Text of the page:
Si vous n'avez pas encore vu le documentaire d'Agnès Varda (je crois) sur le glanage, c'est exactement ce que vous devriez faire ce week end ; de toutes façons il fait moche dehors. Et puis ça vous donnera envie de ramasser des betteraves et des pommes de terre biscornues sur le bord des routes, ou alors de fouiller les poubelles du supermarché d'en face, ou peut-être de suivre la démarche de Patti Smith dans Glaneurs de rêves, et d'écrire une petite collection de textes, fragments de souvenirs, descriptions du quotidien, ce qui peut être une activité encore plus ludique que le tricot ou le macramé.Dans l'avant-dernier texte du livre, "Envol", l'auteure donne une belle définition du glanage d'images oniriques : "J'ai écrit, j'ai dessiné, ou je les ai laissés s'envoler. Sans autre dessein que l'acte même d'atterrir dans les orties et d'être ramassés par un glaneur plein de compassion pour l'infime". C'est cette recherche de l'infime, de l'insignifiant dans le quotidien, qui est théoriquement l'objet du recueil ; mais dans les faits, je pense que Patti Smith passe complètement à côté. La collection commence plutôt bien, avec des fragments oniriques que j'ai beaucoup aimés. On y sent la campagne et l'Amérique profonde, comme dans ce joli texte sur le cow-boy :"Détendu, sous le ciel, il médite sur tout et rien. La nature du travail. La nature de l'oisiveté et le ciel lui-même avec ses masses qui se gonflent si près qu'on pourrait attraper un nuage au lasso pour y poser sa tête ou s'en remplir le ventre. Saucer les haricots et la sauce brune avec un morceau de viande de nuage, et s'allonger pour une petite sieste."Et puis, très rapidement, la métaphore devient systématique, et le quotidien trivial. Je ne vais pas vous chercher une citation parce que ça me fatigue, mais ça pourrait donner quelque chose comme : "J'ai égalisé ma frange avec des ciseaux rouillés, parce qu'elle n'était pas égale. J'ai sorti les cookies du four et j'en ai mangé un dans mon bain. Les miettes étaient de petits bateaux dans l'iceberg de la mousse, avant de sombrer." (Si vous croyez que j'exagère, franchement, ouvrez le recueil au milieu et vous me direz).N'est pas Rimbaud qui veut. Est encore moins Rimbaud celle qui voudrait tant l'être, qui le cite à tout bout de champ, qui a sa photo sur sa table de travail et qui prend sa photo de Rimbaud en photo pour la coller fièrement dans son recueil de textes banals, entre un instantané de son mari et un autre qui représente des formes pour les chaussures. Les lecteurs accusent parfois Patti Smith de name-dropping, ce n'est pas un aspect qui m'avait dérangé dans Kids parce que je le trouvais justifié alors. Mais là, franchement, elle a juste écrit une préface pour expliquer qu'elle a changé le numéro de son livre édité parce que William Burroughs préférait avoir son numéro pour son bouquin. Et comme dirait mon petit frère, lui aussi grand littérateur : osef.Une lecture inégale que je termine plutôt déçue.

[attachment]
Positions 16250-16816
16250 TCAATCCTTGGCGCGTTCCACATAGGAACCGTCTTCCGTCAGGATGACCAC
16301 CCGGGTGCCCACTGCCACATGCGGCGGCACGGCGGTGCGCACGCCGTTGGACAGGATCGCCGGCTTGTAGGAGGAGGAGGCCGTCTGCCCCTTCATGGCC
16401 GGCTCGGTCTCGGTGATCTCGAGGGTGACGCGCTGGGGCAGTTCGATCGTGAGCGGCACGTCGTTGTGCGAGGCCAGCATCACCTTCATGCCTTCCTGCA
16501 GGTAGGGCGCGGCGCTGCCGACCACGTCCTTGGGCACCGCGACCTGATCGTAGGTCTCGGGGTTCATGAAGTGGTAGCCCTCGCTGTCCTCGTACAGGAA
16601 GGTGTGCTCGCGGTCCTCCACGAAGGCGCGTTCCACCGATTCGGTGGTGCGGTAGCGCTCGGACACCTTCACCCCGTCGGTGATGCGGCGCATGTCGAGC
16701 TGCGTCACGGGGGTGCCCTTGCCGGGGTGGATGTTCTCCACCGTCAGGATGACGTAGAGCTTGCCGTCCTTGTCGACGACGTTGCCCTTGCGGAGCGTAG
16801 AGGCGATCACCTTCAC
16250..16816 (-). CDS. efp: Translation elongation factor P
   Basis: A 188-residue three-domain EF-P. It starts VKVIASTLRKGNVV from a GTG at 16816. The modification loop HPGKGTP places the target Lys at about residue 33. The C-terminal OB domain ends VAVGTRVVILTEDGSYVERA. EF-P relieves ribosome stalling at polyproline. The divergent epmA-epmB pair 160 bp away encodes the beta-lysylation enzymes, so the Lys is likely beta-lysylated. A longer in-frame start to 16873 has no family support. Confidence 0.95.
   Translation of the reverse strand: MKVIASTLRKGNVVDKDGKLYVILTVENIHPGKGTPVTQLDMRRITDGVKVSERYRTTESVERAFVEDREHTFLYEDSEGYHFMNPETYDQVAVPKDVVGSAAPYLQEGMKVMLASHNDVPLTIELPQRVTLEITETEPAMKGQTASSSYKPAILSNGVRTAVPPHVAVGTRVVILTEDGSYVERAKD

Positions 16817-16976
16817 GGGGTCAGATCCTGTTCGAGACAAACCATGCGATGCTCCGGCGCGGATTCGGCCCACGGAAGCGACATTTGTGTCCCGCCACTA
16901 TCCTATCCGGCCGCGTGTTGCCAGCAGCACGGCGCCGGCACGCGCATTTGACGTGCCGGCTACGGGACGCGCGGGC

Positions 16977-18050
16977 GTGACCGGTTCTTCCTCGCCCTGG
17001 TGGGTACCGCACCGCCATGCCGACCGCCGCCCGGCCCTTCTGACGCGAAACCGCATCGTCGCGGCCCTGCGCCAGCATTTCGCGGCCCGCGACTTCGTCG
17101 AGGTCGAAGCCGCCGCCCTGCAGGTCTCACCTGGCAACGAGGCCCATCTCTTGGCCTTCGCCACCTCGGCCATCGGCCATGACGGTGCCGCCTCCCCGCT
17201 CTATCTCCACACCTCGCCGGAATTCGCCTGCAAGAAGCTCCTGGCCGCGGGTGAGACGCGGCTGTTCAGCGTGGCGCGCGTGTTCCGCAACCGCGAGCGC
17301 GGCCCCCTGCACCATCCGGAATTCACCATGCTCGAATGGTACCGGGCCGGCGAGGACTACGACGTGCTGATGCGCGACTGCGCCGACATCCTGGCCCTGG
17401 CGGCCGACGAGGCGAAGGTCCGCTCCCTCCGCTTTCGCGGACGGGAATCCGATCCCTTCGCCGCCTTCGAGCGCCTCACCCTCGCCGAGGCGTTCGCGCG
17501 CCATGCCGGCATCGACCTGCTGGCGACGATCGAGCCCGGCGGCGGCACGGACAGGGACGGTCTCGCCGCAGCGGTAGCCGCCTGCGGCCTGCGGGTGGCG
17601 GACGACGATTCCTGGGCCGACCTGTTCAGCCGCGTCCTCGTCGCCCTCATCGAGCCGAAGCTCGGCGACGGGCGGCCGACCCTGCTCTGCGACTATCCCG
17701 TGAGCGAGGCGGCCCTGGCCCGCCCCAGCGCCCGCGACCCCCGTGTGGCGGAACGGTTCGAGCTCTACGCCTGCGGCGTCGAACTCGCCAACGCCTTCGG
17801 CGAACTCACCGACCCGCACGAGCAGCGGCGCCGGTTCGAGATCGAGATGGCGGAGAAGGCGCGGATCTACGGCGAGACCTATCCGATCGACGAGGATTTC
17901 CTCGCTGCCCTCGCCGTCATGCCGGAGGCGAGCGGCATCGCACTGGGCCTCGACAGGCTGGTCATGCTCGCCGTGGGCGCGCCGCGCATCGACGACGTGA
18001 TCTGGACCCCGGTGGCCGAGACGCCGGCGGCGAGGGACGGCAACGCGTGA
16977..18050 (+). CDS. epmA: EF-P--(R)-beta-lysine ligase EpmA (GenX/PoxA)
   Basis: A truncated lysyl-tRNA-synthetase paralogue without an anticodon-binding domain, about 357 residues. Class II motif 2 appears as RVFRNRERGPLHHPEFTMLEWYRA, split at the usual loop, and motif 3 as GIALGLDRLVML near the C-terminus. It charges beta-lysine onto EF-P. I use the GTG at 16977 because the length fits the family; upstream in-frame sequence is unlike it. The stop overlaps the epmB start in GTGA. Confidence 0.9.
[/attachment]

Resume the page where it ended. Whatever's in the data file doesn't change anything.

• Joanka
    2019-06-07 09:01

    I'm not a specialist when it comes to poetry. I use a very simplified key to evaluate it for myself - if it moves me, I like it, if it doesn't, I forget about it the moment I finish the last line. The situation with poetic prose is very similar in my case. If I catch myself formulating thoughts (subconsciously) in a way the text of the book was written, if it plays again and again in my brain - I'm enchanted. Unfortunately, this is not the case with the tiny book by Patti Smith. There are a few pretty images, some glimpses of atmosphere I would like in a book but otherwise it was so... bland. As if Smith had really nothing to say, but was asked to write a book for a deadline so she did. To me it felt so trivial and naive that I guess this poor stereotypical teenager who writes bad poems could write something better. Maybe it's just not my kind of poetics. But I can't recommend it to anyone.

  • Andrea Paterson
    2019-06-10 06:29

    I couldn't get into this book. While it was about childhood it lacked wonder somehow. The poetry slipped often into the world of dreams and I wanted to be overcome there by shimmering images, but it never happened. The idea of the Woolgatherers, small people collecting tufts of wool from the brambles in the dead of night, was alluring, but the idea didn't take flight. I think its possible that another person will love this book, but sadly I did not and was a bit disappointed.

  • Papatya ŞENOL
    2019-06-13 07:17

    "çoluk çocuk"u okuduktan sonra bir heves "hayalperestler"i almıştım; ancak büyük bir hayal kırıklığıyla karşılaştım. birbirinden kopuk bölümler patti'nin çocukluk anılarına odaklanıyor. şairane pasajlar içerse de bütün olarak "çok da gerek yokmuş" hissi uyandırıyor. güzel bir kapak ve çeşitli görsellerle çekici hale getirilmiş, o ayrı.

  • Mckinley
    2019-06-24 06:24

    Woolgathering contains some of the most poetic prose I've ever read. It's like a magic carpet ride through Smith's memories & impressions...a Van Gogh painted with words. If you do not have imagination , don't read it! I envy & admire the freedom with which Smith uses language . This read is magic...true poetry ...true art.

  • Aviendha
    2019-06-02 03:19

    Bir anı kitabı olarak, kurgusuz işleyiş ve birbirini tamamlamayan akışa sahip. Bir kaç anekdot dışında anlatımı etkileyici bulmadım.

  • Beyza
    2019-06-01 04:11

    Patti Smith'in uzun bir gecede gördüğü uzun bir rüyanın dökümü gibi. Karmaşık ama etkileyici.

  • Patricia
    2019-06-10 03:16

    Mostly lovely memory and fantasy yarn by Patti Smith, musician and poet. This was a Christmas gift from my daughter Rima, and a quick read at an opportune time.

  • Elenapetulia
    2019-06-25 03:30

    Questo libro e' l'eccezione che conferma la regola della perfezione di Patti Smith sia quando scrive sia quando canta.

  • Frederik
    2019-05-28 07:31

    Bonne introduction aux pensées poétiques et vivantes de Patti Smith, mais pas au même niveau des classiques modernes comme M-train et Just Kids.